Asako Takano

Professor Asako Takano
Professor Asako Takano

Visiting Professor, Meiji Pharmaceutical University, Tokyo, Japan (August 2018 - March 2019)


My research theme in Japan is the history of biometrics, especially the use of fingerprinting in Manchuria, China under Japanese colonial rule and in post-World War II Japanese society. I published my book in Japan in 2016, Fingerprints and Modernity, based on my doctoral dissertation. The goal of my research at the SSC is to examine narratives surrounding the identification of individuals and to decipher the historical changes to the management of individual bodies through movement. This will have two parts: the world history of fingerprinting from the late 19th century to the early 20th century and from government by settlement to controlling of mobilities.

Midori Ogasawara

Dr. Midori Ogasawara
Dr. Midori Ogasawara

Banting Post-doctoral Fellow, Department of Criminology, University of Ottawa, Canada (PhD completed 2018)

2018- Midori Ogasawara completed her PhD in the Department of Sociology at Queen’s University in 2018. Her PhD dissertation “Bodies as Risky Resources: The Japanese Identification Systems as Surveillance, Population Control and Colonial Violence in Occupied Northeast China” explores a historical trajectory of today’s biometric technologies. Japan implemented fingerprinting, the forerunner of biometrics, when it occupied Northeast China in 1931-1945. Biometric ID systems became a powerful means of population control, which help the colonizers to classify the colonized to ‘desirable’ and ‘undesirable’. Ogasawara conducted archival and ethnographical research in China in 2016 and interviewed the colonial survivors and their family members who faced violent consequences of Japan’s intensive policing and surveillance.

Dr. Ogasawara is currently a Banting Postdoctoral Fellow at the University of Ottawa. Her research proposal for the 2018-2019 Banting competition was ranked second out of the 181 applications reviewed by SSHRC. The project investigates collaborative relationship between security intelligence agencies and big data corporations, and analyzes how the collaboration has been altering the legal boundary of mass surveillance in Canada, by legalizing previously illegal surveillance.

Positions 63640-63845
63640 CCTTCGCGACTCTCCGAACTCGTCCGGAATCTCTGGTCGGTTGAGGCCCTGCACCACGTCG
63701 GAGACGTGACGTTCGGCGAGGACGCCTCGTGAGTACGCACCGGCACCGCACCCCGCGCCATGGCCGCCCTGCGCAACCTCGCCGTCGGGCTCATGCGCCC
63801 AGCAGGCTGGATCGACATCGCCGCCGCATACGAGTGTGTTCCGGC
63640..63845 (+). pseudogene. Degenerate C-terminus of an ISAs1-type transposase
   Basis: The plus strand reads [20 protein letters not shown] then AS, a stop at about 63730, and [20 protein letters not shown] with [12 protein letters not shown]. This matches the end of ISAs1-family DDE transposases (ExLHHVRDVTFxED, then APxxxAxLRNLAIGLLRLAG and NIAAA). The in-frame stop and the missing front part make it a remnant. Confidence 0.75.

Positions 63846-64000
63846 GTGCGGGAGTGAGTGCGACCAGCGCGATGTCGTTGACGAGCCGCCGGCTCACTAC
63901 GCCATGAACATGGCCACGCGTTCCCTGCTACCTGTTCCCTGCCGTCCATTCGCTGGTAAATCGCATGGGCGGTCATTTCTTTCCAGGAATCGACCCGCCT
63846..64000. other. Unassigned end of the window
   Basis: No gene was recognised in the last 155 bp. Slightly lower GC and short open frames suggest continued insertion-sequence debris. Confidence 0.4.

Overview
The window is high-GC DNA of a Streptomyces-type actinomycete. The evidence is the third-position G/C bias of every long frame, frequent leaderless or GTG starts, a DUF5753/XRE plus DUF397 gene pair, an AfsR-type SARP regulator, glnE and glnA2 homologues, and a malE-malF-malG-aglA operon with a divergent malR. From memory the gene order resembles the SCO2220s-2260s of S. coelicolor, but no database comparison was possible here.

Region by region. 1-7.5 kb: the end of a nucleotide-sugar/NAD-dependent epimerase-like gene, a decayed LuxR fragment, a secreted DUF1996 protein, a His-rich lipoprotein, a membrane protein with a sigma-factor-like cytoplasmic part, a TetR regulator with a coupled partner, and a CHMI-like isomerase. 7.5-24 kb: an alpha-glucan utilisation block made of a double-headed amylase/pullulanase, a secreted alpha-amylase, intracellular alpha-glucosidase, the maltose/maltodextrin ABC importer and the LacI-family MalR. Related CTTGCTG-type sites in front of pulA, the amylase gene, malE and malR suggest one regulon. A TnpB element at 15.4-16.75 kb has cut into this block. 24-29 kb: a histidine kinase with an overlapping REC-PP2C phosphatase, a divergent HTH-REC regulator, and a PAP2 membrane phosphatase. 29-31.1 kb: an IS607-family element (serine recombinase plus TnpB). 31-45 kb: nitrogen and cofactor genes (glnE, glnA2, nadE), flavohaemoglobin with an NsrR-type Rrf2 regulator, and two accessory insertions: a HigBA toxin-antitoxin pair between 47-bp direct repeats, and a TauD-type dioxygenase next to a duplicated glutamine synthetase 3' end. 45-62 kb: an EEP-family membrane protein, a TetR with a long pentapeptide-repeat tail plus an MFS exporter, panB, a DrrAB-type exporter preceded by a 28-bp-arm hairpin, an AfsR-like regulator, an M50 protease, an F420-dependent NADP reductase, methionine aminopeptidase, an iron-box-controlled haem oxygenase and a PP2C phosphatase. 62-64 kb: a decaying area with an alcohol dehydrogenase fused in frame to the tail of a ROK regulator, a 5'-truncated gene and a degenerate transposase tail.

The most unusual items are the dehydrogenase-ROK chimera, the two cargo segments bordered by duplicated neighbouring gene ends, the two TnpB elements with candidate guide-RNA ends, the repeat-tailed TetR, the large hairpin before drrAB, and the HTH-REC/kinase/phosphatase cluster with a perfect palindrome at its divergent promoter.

Obtaining her first degree in law, Dr. Ogasawara was a staff writer for Japan’s national newspaper The Asahi Shimbun, and was engaged in investigative journalism on surveillance technologies, Japan’s sex slavery during the Second World War, and the US bases in Okinawa. She was awarded the Fulbright Journalist Scholarship and John S. Knight Professional Journalism Fellowships at Stanford University in 2004-2005. During her doctoral studies, she also became a recipient of the highly competitive Vanier Canada Graduate Scholarship. In 2016, she was the first Japanese researcher/journalist to interview the NSA whistleblower Edward Snowden via a video channel, and as a result published two books (2016, 2019) on the NSA’s secret activities in Japan and Japan’s involvement in global surveillance systems. She also translated Dr. David Lyon’s book Surveillance Studies into Japanese (published in 2011).


Post SSC- Dr. Midori Ogasawara, Assistant Professor, Sociology, University of Victoria, Canada.

SSC Seminar Series: Kiyoshi Abe

Mac-Corry Room D-411 (Sociology Lounge)
12:30 - 2:00 pm

Kiyoshi Abe (Professor, visiting from the Graduate School of Sociology, Kwansei Gakuin University)

De/Reconstructing Surveillance Studies? Comparative views of the Sapporo Olympics in 1972

In this presentation I will clarify the significance of comparative research in surveillance studies in three dimensions. Firstly, it is indispensable to engage in international comparative research so that we...

Congrats to David Murakami Wood and Kiyoshi Abe

On being awarded a Japan Society for the Promotion of Science (JSPS) Invitation Fellowship.

Congratulations to NewT members Kiyoshi Abe of Kwansei Gakuin University and David Murakami Wood of the SSC at Queen’s University who have just been awarded a Japan Society for the Promotion of Science (JSPS) Invitation Fellowship for David for his project, 'Surveillance in the...